Sheep grazing in the grass is certainly a pastoral scene but keeping a
healthy stand of grass for them to graze in for years to come is the
It can be overwhelming trying to manage all the do and do not advice, and
interpreting all the grazing lingo out there, when all you wish to do is
get the basics on pasture management so you can put your animals out to
We always felt a bit lost in the lingo
until we realized that we didn't have to be experts to start and the
goal isn't to get it right. We're playing in Mother Nature's playground. The goal is something more akin to aiming for healthy grass growth each year, while striving to make improvements. So with that in mind...
- Nature is never fixed - she's always fluid. There will not be two years alike for you to get it right anyway. The weather always plays a role in what happens.
density, carrying capacity, animal units, and all the other buzzwords
and calculations associated with grazing in the grass will be found in
the books Holistic Management, Grass-Fed Cattle, and Small-Scale
Livestock Farming. Don't sweat about understanding them all before you
start. You'll grasp these terms as you go along.
- Good water sources are a key feature in a grass based rotational grazing set up. Always consider water sources in your plan.
If you can, prevent animals from watering directly from natural
wetlands by providing watering stations or piping water to them.
you must water directly from wetlands provide an easy access water
point through a portable ramp or building a permanent base. The
livestock will use the easy access points and cause less damage to the
banks, riparian areas and thus the wetlands. If this is not feasible try
to ensure the livestock move often so they do not return to the same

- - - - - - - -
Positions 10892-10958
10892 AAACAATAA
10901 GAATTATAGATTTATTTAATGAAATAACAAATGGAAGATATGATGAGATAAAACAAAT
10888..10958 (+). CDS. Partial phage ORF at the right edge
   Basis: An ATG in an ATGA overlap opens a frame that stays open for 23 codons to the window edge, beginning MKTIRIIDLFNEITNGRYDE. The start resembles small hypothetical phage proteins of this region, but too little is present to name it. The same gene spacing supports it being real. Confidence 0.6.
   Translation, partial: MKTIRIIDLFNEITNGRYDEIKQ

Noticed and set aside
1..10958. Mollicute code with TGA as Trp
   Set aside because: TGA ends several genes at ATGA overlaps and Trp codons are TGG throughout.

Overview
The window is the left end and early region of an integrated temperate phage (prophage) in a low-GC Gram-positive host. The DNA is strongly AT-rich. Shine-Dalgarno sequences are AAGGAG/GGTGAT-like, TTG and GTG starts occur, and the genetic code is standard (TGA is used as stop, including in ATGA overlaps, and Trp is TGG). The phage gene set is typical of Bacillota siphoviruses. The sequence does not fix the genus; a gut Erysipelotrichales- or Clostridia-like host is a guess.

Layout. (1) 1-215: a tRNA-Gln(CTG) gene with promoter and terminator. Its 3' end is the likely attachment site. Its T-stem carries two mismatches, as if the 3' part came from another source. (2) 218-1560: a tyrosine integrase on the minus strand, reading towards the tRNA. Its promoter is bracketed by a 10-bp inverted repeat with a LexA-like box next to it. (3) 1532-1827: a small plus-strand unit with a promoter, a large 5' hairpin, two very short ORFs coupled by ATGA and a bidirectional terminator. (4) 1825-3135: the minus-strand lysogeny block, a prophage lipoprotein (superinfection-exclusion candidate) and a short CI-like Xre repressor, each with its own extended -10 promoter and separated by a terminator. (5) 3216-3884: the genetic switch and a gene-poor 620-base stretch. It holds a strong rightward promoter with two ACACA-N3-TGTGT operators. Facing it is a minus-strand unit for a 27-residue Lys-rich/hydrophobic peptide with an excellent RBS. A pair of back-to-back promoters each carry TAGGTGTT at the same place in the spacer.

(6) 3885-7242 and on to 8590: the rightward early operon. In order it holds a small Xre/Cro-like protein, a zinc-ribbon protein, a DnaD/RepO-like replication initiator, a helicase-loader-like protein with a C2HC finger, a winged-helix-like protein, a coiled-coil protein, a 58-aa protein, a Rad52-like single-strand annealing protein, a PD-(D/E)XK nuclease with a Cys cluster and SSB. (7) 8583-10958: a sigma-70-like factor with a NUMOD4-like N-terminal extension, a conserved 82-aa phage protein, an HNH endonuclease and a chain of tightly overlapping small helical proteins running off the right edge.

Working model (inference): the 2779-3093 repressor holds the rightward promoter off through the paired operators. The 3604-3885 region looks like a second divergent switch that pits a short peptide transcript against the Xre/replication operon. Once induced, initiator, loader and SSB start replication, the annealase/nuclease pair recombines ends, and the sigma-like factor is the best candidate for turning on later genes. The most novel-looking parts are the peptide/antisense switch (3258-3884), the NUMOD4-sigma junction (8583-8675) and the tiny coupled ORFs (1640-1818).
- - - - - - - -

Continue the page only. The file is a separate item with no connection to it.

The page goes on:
watering point, repeatedly causing long term damage.
- It isn't sheep that kill grass by over-grazing, it is the rancher who forced them to stay on the pasture too long.Sheep bite and clip grass off. They are referred to as nature's lawn mowers and they can graze down to the roots if forced to.
- Urine and manure are essential components
to fertilizing grassland systems and grazing in the grass for years to
come. Manure is not only fertilizer but it contains millions of bacteria
that enable the breakdown of the manure and trampled grass residue
incorporating both back into the soil.
- When ranchers
leave livestock in large pastures for the entire season the animals spread out and the concentrated manure distribution
and animal impact that happens when the group stays closer together, is
lost. Having manure widely spread allows the animals to come back and
graze an area too soon thus depleting the vigor of the grass.
grazing is known to increase the grass volume and biodiversity meaning
more species of grass can thrive. And it does.
- More species of grass equals a larger smorgasbord of food and nutrition sources for your animals.
Potentially you could run more animals on the same amount of land. Or
different species of animals can graze the same land without land
purchases or increasing grazing infrastructure. You also gain in
improved land an livestock health.
- Mother Nature seems to forgive a first mistake and often a second but rarely a third. There is no absolute right and wrong to way to do rotational grazing and you've got a little room to make some trial and error.
don't make grazing in the grass so complicated you can't manage it.
While it may seem like a lot of factors to account for the first time
you look at it, don't let that sway you. Keep it simple and keep it
real. Allow Mother Nature to show you how.
Go to Pasture Management from Grazing in the Grass
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